Blood Pressure Screenings
Offered Monday – Friday
8:00 am to 4:00 pm
High blood pressure makes the heart work harder. It increases the risk of developing heart disease, as well as kidney disease and stroke.
Also called hypertension, it usually has no symptoms. Once developed, it typically lasts a lifetime.
Blood pressure is recorded as two numbers-the systolic pressure (as the heart beats) over the diastolic pressure (as the heart relaxes). For example, a measurement would be written as 120/80 mm Hg (millimeters of mercury).
Normal blood pressure is less than 130 mm Hg systolic and less than 85 mm Hg diastolic. An optimal blood pressure is less than 120 mm Hg systolic and less than 80 mm Hg diastolic. A consistent blood pressure reading of 140/90 mm Hg or higher is considered high blood pressure. If the systolic and diastolic pressures fall into different categories, the higher category is used to classify blood pressure status.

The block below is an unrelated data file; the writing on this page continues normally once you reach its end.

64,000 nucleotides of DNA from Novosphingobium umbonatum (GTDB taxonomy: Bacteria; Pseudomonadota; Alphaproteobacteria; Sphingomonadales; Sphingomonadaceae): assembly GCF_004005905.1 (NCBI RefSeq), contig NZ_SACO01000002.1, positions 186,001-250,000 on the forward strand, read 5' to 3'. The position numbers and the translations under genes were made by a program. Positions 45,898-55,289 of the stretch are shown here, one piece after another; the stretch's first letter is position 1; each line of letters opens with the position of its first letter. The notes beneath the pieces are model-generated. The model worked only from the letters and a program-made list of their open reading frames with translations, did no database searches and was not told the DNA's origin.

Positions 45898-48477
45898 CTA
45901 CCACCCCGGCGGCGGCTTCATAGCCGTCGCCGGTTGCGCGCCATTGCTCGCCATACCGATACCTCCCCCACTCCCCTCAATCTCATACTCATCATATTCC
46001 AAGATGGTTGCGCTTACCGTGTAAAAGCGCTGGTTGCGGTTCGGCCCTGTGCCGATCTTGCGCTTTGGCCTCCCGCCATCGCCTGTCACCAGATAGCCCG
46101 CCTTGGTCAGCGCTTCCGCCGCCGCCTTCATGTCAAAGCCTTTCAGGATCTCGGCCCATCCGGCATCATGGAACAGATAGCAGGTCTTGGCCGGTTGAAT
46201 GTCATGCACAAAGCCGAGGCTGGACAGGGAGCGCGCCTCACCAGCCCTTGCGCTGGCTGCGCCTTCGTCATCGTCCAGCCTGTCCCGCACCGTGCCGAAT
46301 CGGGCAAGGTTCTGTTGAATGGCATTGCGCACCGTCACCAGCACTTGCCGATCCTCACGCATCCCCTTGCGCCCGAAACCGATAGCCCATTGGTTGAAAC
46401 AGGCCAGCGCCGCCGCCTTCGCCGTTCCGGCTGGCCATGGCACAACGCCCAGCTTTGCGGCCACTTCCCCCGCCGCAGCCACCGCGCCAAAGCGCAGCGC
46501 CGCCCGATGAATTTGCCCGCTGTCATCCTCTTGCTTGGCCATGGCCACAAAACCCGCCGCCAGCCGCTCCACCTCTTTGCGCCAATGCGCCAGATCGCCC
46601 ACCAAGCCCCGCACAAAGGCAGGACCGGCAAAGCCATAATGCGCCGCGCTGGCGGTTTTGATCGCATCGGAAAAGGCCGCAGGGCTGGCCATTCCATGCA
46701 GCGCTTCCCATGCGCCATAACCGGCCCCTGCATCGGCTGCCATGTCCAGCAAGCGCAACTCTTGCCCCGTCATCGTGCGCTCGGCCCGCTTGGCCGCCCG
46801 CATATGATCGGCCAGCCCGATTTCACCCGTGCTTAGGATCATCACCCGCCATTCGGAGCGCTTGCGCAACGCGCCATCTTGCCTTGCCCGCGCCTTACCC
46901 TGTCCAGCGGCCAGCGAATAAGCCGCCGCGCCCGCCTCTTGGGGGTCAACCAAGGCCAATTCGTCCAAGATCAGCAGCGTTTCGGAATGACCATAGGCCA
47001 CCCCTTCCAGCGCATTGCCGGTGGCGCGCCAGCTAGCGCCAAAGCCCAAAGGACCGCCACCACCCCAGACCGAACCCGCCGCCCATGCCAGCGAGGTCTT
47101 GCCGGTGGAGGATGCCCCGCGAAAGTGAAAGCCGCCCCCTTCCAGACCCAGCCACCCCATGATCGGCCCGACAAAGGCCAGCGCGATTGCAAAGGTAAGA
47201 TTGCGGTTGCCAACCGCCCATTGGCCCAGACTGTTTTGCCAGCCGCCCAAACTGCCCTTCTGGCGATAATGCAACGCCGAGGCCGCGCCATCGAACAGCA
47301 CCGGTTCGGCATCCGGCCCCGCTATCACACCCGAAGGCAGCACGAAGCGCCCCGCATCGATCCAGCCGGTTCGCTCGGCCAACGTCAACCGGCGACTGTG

To help prevent or control high blood pressure, you should: lose excess weight; become physically active; follow a heart healthy eating plan, including foods lower in salt and sodium; limit alcohol intake; and, if you are prescribed a medication, take it as directed.
The main types of high blood pressure medications are: diuretics, beta-blockers, angiotensin converting enzyme (ACE) inhibitors, angiotensin antagonists, calcium channel blockers, alpha blockers, alpha-beta blockers, nervous system inhibitors, and vasodilators. It’s important that you take medication as prescribed and control your blood pressure to below 140/90 mm Hg.
For more information on preventing heart attacks visit the National Heart, Lung, and Blood Institute website.